Activity ideas using wool in different ways so that someone can continue to create and be engaged and stimulated.
Wool crafts can be satisfying and enjoyable, for our own pleasure and to make gifts for others.
They include anything from knitting, crochet and sewing or weaving with wool, to making pom-poms, amigurumi (Japanese crocheted animals) or yarn hair braids.
You can find ideas and resources online (including ‘how to’ video tutorials) and in libraries and bookshops.
Local knitting and other groups can be a great experience. Even while unable to meet up due to coronavirus, many have still shared photos and tips on social media and stayed in touch in other ways.
Wool crafts can be adapted to suit a person’s abilities as dementia progresses.
This could mean moving from complex to simple patterns, or from patterns to block colours or plain knit.
Someone else could help prepare by, for example, threading needles or casting on and off.
Switching between crafts, such as from knitting to embroidery, may also work for some.
People in the later stages of dementia could enjoy feeling wool textures. They might like sorting or rummaging through a crochet kit or unravelling and rewinding wool.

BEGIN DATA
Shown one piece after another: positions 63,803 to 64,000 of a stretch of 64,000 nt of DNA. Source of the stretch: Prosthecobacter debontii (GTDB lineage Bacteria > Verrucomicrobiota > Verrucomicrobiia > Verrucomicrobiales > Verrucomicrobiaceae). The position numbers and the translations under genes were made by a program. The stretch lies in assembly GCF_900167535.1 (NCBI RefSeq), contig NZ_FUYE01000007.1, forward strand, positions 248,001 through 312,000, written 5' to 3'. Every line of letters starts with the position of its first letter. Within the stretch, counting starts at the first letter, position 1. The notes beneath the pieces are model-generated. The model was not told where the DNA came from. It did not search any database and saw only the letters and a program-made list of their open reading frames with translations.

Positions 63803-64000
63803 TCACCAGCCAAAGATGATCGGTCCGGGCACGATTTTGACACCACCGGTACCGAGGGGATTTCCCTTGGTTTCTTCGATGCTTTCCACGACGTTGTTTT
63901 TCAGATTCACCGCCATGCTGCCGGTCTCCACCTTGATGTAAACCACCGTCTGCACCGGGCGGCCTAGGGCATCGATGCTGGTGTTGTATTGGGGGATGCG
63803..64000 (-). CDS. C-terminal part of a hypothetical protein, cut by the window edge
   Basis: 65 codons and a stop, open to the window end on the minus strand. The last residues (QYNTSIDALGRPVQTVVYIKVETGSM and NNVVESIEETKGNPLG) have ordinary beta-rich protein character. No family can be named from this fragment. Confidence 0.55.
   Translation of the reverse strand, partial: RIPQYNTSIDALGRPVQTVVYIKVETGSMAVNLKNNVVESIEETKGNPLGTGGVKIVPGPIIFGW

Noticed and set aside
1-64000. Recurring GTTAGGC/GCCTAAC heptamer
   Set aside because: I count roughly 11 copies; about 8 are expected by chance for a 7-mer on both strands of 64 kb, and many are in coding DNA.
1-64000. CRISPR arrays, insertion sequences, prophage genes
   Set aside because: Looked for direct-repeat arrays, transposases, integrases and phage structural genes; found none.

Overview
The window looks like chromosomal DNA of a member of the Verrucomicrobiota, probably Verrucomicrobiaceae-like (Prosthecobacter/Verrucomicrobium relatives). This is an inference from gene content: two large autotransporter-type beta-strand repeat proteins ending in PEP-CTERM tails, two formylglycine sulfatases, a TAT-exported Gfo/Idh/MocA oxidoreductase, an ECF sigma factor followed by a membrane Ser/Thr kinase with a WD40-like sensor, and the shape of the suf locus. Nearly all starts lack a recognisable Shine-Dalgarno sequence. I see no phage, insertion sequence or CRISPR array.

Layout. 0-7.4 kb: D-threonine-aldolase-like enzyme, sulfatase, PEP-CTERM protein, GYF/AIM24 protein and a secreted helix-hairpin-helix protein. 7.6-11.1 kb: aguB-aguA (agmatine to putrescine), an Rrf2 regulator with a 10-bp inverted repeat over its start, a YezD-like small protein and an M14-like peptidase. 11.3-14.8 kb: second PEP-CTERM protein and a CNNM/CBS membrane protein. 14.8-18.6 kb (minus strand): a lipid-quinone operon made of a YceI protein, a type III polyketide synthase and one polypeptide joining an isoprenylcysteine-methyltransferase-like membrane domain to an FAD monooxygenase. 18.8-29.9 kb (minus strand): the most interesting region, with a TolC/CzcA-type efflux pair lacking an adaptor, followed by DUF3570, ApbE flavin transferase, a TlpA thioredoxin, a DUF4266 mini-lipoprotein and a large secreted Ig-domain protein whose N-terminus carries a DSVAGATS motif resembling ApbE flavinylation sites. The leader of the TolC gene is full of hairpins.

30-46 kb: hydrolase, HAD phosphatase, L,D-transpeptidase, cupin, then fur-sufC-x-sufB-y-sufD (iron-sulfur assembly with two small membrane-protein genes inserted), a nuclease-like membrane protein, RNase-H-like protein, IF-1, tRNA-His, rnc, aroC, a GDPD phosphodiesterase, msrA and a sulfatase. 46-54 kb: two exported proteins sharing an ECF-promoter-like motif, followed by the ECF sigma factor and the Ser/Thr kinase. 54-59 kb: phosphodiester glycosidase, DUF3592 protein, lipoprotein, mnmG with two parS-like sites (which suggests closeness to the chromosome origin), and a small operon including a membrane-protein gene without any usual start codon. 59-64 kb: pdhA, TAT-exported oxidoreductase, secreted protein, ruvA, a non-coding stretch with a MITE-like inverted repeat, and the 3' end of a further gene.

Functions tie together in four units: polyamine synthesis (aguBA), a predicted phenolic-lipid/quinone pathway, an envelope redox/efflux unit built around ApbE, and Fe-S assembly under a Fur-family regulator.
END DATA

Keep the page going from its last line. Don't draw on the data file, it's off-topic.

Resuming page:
If you’re supporting someone with dementia and you enjoy wool crafts, spending time with the person while you’re crafting can be a source of comfort and familiarity.
What you said...
Dee Tom, on Talking Point, says,
‘Mum was an experienced knitter but now only manages scarves. There are a lot of holes these days and she gets cross when she realises they are there. We have a method to “celebrate” them – either with a contrasting colour of wool or, sometimes, a piece of thin ribbon, we create a little bow which closes up the hole and adds character. We love it!’
‘Eventually Mummy enjoyed watching me sew, and seeing the results when she was no longer able to sew or knit herself. I also make braid using the historical version of a dolly bobbin, which some may remember from childhood. Techniques like this, and darning, can be of interest as a memory of something they did, which has largely fallen out of fashion. It can spark reminiscence.’